From the often pro-CPP online publication the Davao Today (Jan 15): Hostaged Korean ship captain, Filipino freed in Sulu
South Korean ship captain Park Chul-hong and his second officer, a Filipino, Glenn Alindajao did not believe that they will be released today after more than two months in captivity.
Presidential Peace Adviser Jesus Dureza said the hostages since October 20 already felt “hopelessness.”
“They even planned to escape, but they cannot do it,” Dureza said, adding that the hostages discovered that the community around was very supportive of the captors.
Dureza announced on Saturday afternoon that on mid-morning the two hostages were turned over to them in Jolo airport.
He said the two were turned over by their captors to parties who facilitated the release, including the Moro National Liberation Front and former Sulu Governor Sakur Tan.
Dureza did not disclose all the groups who helped in securing the hostages, but added that there were also non-MNLF members who assisted them.
The two were navigating the international waters in Tawi-tawi when still unidentified armed men numbering 10 took them.
Dureza said the armed men were boarding a speed boat before they clambered up the MV Dongbang Giant II.
The vessel had 20 crew members with four Koreans and 16 Filipinos.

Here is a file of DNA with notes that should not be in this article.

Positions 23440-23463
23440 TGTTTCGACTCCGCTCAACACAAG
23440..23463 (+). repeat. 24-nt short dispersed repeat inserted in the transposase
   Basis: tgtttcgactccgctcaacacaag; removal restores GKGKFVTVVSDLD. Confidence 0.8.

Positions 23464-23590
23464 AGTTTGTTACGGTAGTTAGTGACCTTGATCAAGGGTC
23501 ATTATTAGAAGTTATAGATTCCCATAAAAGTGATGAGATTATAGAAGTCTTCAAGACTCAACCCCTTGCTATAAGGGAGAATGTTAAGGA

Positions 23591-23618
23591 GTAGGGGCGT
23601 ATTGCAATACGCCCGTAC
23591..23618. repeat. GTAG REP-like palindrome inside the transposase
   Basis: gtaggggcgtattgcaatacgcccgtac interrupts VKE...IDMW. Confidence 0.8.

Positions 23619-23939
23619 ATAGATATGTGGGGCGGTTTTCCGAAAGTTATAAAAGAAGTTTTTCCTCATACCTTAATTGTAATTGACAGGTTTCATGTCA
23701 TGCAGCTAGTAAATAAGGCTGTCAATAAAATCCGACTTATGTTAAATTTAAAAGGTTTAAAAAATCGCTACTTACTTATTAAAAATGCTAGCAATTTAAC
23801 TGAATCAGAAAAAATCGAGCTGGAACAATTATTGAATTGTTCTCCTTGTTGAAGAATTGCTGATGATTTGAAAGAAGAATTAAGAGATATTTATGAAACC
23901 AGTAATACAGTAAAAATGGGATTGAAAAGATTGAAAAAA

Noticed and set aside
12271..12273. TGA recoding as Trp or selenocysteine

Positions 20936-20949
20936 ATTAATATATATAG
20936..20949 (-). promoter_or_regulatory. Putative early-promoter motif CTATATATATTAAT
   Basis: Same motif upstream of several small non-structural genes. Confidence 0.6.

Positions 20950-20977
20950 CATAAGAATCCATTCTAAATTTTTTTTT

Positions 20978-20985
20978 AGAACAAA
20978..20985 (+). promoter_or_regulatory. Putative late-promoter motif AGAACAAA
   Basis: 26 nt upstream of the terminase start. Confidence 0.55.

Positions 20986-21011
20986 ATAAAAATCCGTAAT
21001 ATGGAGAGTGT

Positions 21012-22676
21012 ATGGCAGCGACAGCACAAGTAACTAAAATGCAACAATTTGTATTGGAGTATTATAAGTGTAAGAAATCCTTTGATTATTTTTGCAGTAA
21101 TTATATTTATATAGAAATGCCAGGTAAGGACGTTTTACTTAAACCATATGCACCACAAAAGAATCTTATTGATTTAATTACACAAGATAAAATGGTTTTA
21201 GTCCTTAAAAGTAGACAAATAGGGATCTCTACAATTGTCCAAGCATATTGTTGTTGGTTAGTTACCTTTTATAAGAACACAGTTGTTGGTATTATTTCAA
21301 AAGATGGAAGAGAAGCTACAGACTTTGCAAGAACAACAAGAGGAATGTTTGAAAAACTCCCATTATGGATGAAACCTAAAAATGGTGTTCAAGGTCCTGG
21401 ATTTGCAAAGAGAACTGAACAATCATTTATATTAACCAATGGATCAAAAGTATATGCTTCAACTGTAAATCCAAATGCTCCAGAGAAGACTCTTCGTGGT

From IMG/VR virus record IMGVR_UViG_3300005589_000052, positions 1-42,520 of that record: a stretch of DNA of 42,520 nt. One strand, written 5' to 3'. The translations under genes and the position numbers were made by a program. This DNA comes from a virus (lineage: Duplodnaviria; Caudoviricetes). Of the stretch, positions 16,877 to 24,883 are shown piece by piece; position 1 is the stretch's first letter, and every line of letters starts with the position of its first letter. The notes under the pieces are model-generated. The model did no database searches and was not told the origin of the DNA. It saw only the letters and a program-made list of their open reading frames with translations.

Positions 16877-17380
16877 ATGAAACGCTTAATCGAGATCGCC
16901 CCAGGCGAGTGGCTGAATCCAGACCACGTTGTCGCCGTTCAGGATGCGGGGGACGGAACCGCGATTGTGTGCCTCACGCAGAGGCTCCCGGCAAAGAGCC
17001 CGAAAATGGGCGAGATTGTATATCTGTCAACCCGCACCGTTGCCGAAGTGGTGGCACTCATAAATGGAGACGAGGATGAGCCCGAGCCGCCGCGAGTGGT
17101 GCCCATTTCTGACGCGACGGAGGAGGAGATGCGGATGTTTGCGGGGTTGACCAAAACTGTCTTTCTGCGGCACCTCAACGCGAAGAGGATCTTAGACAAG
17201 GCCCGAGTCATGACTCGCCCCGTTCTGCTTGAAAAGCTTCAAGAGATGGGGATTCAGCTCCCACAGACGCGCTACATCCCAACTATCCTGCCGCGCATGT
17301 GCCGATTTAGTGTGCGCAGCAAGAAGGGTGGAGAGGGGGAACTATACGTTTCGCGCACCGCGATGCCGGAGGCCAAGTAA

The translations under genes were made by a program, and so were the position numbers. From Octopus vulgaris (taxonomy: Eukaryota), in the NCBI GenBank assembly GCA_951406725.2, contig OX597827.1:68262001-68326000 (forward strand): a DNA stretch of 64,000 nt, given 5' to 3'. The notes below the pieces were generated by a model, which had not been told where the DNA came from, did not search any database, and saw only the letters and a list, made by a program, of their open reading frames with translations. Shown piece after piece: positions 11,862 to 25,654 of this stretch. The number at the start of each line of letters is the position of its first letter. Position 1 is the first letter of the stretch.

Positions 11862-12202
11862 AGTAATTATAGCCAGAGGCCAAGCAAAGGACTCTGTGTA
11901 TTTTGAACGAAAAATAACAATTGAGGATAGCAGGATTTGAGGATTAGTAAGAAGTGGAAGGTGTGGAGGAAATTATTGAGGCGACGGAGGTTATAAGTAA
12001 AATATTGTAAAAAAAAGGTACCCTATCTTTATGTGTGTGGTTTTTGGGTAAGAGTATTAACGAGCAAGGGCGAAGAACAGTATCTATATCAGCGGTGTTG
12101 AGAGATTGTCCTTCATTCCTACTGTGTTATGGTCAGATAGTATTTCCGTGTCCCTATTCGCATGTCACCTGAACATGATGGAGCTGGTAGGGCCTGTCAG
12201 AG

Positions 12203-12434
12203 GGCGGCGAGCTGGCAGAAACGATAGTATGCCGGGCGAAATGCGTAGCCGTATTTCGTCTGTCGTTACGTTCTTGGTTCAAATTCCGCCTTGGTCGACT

“All the rest were able to lock themselves up in their respective cabins so they were not taken,” said Dureza.
Dureza said the two were taken by a group led by a certain Abraham.
He said Abraham was killed and the two were passed on to another group engaged in kidnapping.
During the whole duration they were held, Alindajao, a native of Cebu, shared to Dureza that they moved nine times.
Alindajao also told Dureza that every time they go to a community, they were “welcomed”.
“So there is really a problem in that area, even ordinary citizens are helping (the groups),” he said.
But Dureza said they cannot speculate whether these groups are part of the Abu Sayyaf or not.
Dureza said as far as he knew, there is no ransom given for the release of the hostages.
“As a government policy we don’t engage in ransom negotiations,” he told reporters in a press conference on Saturday afternoon at the old airport in Sasa this city.
“The more money you give to them, the more it strengthens them. The more they are encouraged to continue the illegal trade,” he said.
However, Dureza admitted that they cannot stop private individuals, especially the family from engaging in ransom negotiations.